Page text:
2.35 Secondly, the lawfulness of possessing a realistic imitation firearm (which includes airsoft guns), is dependent upon the possession of third party liability insurance.14 Both the United Kingdom Airsoft Retailers’ Association and the United Kingdom Airsoft Players’ Union pointed out that an insurance company
would be unlikely to insure an activity that involves players shooting each other with what the law classifies as firearms.
2.36 Thirdly, the United Kingdom Airsoft Players’ Union also made the point that many airsoft guns are capable of automatic fire and have a muzzle kinetic energy of more than 1 joule. If a 1 joule threshold were to be adopted it was suggested that this would have the consequence that such airsoft guns would become prohibited weapons by virtue of section 5(1)(a) of the Firearms Act 1968.15 Possession of such a firearm without the authority of the Secretary of State carries a mandatory minimum five year prison sentence. The United Kingdom Airsoft Players’ Union said that it is highly questionable that Parliament intended for such low powered air weapons to be classified as prohibited weapons.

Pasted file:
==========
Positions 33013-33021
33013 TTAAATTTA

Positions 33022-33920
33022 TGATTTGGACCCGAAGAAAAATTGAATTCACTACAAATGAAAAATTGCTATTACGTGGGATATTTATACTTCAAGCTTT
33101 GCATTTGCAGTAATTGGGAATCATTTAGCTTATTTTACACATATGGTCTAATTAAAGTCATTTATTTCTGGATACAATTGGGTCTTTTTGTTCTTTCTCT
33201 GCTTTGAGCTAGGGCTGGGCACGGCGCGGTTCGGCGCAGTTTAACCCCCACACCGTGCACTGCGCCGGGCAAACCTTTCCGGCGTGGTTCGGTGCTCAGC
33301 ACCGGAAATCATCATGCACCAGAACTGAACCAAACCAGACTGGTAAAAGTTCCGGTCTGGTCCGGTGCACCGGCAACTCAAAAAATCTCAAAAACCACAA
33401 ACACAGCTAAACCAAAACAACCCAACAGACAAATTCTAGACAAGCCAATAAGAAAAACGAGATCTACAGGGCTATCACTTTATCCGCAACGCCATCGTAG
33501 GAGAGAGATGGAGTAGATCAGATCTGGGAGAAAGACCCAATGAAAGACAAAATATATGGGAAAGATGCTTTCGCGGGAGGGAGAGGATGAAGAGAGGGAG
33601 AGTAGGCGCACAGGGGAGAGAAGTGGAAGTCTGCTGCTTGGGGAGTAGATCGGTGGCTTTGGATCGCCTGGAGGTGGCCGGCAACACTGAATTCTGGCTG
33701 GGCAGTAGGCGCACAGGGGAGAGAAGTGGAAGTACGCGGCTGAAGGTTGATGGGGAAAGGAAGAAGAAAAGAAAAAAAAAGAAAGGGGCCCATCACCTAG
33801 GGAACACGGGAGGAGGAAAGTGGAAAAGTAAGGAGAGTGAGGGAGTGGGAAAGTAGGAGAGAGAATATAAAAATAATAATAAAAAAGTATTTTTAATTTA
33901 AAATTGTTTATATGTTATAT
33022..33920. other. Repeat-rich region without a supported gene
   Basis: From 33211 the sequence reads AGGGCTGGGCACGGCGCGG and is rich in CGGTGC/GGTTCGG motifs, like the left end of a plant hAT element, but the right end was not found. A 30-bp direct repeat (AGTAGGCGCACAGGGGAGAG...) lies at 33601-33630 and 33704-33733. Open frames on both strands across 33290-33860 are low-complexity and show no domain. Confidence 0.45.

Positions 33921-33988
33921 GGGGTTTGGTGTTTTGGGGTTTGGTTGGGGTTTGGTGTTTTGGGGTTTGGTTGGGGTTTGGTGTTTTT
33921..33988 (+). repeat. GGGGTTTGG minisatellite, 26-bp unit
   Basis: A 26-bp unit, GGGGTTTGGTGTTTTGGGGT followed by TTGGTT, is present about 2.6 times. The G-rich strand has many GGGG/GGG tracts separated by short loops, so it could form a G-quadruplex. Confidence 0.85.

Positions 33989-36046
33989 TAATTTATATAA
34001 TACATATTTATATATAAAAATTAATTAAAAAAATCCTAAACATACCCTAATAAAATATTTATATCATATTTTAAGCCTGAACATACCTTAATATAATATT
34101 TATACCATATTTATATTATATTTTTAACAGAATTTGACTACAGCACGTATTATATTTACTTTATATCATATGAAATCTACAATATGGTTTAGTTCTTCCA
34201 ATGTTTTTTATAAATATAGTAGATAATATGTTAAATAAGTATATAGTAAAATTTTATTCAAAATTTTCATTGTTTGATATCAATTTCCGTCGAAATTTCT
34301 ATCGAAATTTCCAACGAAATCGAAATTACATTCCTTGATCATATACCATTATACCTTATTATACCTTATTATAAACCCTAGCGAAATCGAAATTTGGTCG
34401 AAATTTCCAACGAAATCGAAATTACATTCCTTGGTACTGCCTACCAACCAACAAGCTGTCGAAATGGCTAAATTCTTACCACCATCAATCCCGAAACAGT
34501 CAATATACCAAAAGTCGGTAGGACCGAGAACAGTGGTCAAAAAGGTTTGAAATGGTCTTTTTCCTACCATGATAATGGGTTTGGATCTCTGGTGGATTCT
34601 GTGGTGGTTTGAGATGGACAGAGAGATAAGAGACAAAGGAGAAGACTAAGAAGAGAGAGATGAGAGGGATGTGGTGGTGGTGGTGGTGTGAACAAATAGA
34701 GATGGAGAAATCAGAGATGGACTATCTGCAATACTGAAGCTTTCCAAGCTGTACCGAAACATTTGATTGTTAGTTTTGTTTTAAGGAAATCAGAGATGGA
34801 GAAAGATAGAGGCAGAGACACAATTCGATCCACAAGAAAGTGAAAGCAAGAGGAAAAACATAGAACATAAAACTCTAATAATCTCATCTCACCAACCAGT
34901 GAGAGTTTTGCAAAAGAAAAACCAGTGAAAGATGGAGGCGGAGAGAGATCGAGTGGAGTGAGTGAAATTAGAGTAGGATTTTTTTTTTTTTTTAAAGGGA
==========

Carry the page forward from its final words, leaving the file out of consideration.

2.37 Finally, both the United Kingdom Airsoft Retailers’ Association and the United Kingdom Airsoft Players’ Union suggested that there are no reported instances of potentially deadly injury occurring through misuse of an airsoft gun.